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Keeping Cancer At Bay

1 Jun

 

By SULEIKA JAOUAD

Photo Credit: Greg Edwards

“How are you doing?” is a complicated question for a cancer patient.

Watching for the return of cancer after a bone marrow transplant is a full-time job, even when results from the first biopsy seem hopeful. Last weekend, my doctors gave me a “pass” to leave the Hope Lodge, my temporary home in Manhattan, for a few days. It was good to have a break to travel upstate to my parents’ house. Unfortunately, I got sick to my stomach during the four-hour trip and spent most of Friday and Saturday sleeping in my childhood bedroom.

But I couldn’t help thinking of Memorial Sloan-Kettering Cancer Center, the New York City hospital where days earlier my doctor had delivered the results of my first bone marrow biopsy since my transplant. If you had asked me how I was doing last Thursday morning — crossing Manhattan in a cab on a muggy, drizzly morning on my way to receive the test results — I would have described the sense of dread welling up inside of me. The biopsy would be the first glimpse at my new bone marrow, the foundation of my new immune system, which had been “rebuilt” with my brother Adam’s healthy stem cells during my bone marrow transplant last month. Would the cancer still be there?

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Follow @suleikajaouad on Twitter and on her Facebook Page.

The Patient in the Mirror

24 Apr

By SULEIKA JAOUAD

The latest piece in “Life, Interrupted,” my weekly column for the New York Times ‘Well’ section.


Photo Credit: Ashley Woo

“Today, I’m writing from a hospital bed in New York City. I’m in the bone marrow transplant unit, where this week I’ve undergone 20 intensive chemotherapy treatments in anticipation of receiving my brother’s stem cells. In the year since my diagnosis with leukemia, I’ve struggled to hold onto a sense of who I am while I watch the person in the mirror change.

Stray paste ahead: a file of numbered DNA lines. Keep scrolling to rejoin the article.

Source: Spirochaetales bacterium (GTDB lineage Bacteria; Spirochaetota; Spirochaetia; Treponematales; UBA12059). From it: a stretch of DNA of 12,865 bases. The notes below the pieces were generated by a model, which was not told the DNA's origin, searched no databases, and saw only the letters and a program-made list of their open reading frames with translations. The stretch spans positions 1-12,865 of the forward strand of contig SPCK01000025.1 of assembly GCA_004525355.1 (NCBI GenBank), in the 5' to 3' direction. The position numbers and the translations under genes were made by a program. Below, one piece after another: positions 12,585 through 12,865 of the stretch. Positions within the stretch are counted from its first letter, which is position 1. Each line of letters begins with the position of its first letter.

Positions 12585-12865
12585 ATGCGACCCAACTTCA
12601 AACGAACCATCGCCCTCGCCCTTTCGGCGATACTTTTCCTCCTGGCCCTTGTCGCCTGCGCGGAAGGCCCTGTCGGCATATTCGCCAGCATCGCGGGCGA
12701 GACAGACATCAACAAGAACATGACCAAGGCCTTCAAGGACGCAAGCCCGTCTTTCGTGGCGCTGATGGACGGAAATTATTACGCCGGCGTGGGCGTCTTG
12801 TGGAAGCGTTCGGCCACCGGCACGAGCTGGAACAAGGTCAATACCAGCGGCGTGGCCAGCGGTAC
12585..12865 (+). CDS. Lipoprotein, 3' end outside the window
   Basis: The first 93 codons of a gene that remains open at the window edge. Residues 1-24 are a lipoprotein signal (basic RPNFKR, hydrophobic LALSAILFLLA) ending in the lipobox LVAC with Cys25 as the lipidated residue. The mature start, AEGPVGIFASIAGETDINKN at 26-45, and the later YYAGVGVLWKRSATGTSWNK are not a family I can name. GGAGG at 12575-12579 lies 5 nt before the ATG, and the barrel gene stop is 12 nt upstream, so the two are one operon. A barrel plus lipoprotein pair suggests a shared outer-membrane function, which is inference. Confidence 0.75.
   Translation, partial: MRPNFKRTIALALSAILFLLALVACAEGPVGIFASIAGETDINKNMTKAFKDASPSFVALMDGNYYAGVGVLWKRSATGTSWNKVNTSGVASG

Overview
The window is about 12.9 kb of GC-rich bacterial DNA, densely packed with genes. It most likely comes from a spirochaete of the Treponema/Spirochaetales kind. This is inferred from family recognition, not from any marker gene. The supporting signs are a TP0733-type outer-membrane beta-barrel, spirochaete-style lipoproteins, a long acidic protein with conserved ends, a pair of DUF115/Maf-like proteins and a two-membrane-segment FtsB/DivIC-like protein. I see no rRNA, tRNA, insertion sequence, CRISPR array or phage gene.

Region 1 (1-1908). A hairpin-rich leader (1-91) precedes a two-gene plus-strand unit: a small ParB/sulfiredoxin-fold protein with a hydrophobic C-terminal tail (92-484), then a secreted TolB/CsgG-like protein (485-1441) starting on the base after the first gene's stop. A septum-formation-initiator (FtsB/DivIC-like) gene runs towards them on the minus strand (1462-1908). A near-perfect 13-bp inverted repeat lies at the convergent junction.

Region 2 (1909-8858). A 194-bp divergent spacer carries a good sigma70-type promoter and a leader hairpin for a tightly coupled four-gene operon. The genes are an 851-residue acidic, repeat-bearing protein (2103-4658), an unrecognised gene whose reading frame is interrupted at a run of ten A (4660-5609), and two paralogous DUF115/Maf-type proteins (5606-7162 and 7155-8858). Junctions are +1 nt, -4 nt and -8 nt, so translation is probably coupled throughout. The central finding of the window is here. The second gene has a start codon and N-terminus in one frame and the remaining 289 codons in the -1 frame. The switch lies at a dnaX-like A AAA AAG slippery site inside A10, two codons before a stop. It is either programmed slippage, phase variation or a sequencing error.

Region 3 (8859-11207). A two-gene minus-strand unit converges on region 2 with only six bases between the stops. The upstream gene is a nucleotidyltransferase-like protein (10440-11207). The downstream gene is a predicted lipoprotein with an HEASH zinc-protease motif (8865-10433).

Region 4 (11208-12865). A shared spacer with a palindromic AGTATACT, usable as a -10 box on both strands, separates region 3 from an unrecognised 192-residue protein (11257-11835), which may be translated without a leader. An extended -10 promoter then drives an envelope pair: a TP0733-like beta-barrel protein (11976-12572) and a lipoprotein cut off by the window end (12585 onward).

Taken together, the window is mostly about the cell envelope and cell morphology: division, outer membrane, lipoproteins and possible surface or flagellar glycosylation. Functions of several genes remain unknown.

Looking back, I call the first month after my diagnosis “the cancer bubble” because I wasn’t showing obvious signs of my disease. I looked about the same — maybe a little more tired and pale than usual, but a stranger could never have guessed that I carried a secret, deep in my bones.

In the oncology ward, I still felt invisible, flying under the radar with my waist-length hair and the nose ring I got when I was 14. In the waiting room at my second appointment, a man with a sleeveless shirt and a bandanna covering his hairless head leaned in toward my father, who’s been bald since the ’80s, and raised his fist in the air: “Live strong, brother,” he said. Later, my dad and I had a good laugh about the mix-up — it helped ease our tight nerves for a moment. But I remember also feeling slighted, as though my terrible new disease wasn’t being acknowledged.”

Continue reading, here

Follow @suleikajaouad on Twitter and on her Facebook Page.

Hair Tattoos As Pre-Transplant Prep

25 Mar

By SULEIKA JAOUAD 

In a little more than a week, I’ll be entering the hospital to begin the bone marrow transplant process.

This past Thursday, I headed to Astor Place Barber Shop to meet with Miguel A. Lora — barber and hair tattoo artist extraordinaire. My new buzzed ‘do is one of the many different things on my to-do list before this procedure (haircut: check; new pajamas: check; dry cleaning of “Sleepy” — my childhood stuffed animal: check).

Although I’ll be bald as an egg within just a few weeks, experimenting with my hair — purple mohawk, hair tats, and all — has been liberating and self-empowering. Hair loss may be something that’s out of my  control, but while I still have some of it, I call the shots.

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Follow @suleikajaouad on Twitter and on her Facebook Page.

Cancer Chic: My Post-Chemotherapy Mohawk

12 Mar

By SULEIKA JAOUAD 

Photo Credit: Ashley Woo

 

Follow @suleikajaouad on Twitter and on her Facebook Page.

Bald Is Beautiful Too

31 Jan

By SULEIKA JAOUAD

Losing all of your hair, especially for women, can be a very upsetting experience. I chose to shave my head before chemotherapy because I couldn’t deal with the idea of long wisps of wavy brown hair coming out by the handful. Once I had sufficiently mourned my mane and gotten used to people staring at me in the street, I realized that I didn’t mind it. Bald can become beautiful too!

Follow @suleikajaouad on Twitter and on her Facebook Page.

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